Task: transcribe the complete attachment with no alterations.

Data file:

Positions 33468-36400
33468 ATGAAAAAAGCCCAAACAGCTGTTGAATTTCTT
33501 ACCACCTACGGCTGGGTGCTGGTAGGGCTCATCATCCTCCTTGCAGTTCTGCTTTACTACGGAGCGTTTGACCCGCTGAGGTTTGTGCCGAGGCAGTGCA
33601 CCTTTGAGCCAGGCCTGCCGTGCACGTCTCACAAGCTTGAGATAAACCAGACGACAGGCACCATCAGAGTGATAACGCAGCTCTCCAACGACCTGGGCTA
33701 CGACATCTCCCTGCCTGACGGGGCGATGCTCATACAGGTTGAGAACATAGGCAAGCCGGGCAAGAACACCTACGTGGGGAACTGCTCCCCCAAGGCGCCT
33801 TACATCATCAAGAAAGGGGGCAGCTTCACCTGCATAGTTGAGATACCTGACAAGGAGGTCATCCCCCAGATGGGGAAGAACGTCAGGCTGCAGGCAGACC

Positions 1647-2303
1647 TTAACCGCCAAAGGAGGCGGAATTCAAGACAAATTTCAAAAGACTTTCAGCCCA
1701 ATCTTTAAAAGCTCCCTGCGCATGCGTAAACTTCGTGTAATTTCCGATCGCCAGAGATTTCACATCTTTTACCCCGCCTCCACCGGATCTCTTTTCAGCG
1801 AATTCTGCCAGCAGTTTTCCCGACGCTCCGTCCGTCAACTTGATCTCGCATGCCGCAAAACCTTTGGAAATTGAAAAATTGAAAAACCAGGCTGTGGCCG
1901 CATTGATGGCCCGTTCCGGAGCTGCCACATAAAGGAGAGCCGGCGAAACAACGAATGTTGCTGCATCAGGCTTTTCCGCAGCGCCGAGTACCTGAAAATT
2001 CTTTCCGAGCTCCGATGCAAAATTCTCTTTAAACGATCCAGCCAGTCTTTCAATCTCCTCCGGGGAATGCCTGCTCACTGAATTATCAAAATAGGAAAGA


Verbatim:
Positions 33468-36400
33468 ATGAAAAAAGCCCAAACAGCTGTTGAATTTCTT
33501 ACCACCTACGGCTGGGTGCTGGTAGGGCTCATCATCCTCCTTGCAGTTCTGCTTTACTACGGAGCGTTTGACCCGCTGAGGTTTGTGCCGAGGCAGTGCA
33601 CCTTTGAGCCAGGCCTGCCGTGCACGTCTCACAAGCTTGAGATAAACCAGACGACAGGCACCATCAGAGTGATAACGCAGCTCTCCAACGACCTGGGCTA
33701 CGACATCTCCCTGCCTGACGGGGCGATGCTCATACAGGTTGAGAACATAGGCAAGCCGGGCAAGAACACCTACGTGGGGAACTGCTCCCCCAAGGCGCCT
33801 TACATCATCAAGAAAGGGGGCAGCTTCACCTGCATAGTTGAGATACCTGACAAGGAGGTCATCCCCCAGATGGGGAAGAACGTCAGGCTGCAGGCAGACC

Positions 1647-2303
1647 TTAACCGCCAAAGGAGGCGGAATTCAAGACAAATTTCAAAAGACTTTCAGCCCA
1701 ATCTTTAAAAGCTCCCTGCGCATGCGTAAACTTCGTGTAATTTCCGATCGCCAGAGATTTCACATCTTTTACCCCGCCTCCACCGGATCTCTTTTCAGCG
1801 AATTCTGCCAGCAGTTTTCCCGACGCTCCGTCCGTCAACTTGATCTCGCATGCCGCAAAACCTTTGGAAATTGAAAAATTGAAAAACCAGGCTGTGGCCG
1901 CATTGATGGCCCGTTCCGGAGCTGCCACATAAAGGAGAGCCGGCGAAACAACGAATGTTGCTGCATCAGGCTTTTCCGCAGCGCCGAGTACCTGAAAATT
2001 CTTTCCGAGCTCCGATGCAAAATTCTCTTTAAACGATCCAGCCAGTCTTTCAATCTCCTCCGGGGAATGCCTGCTCACTGAATTATCAAAATAGGAAAGA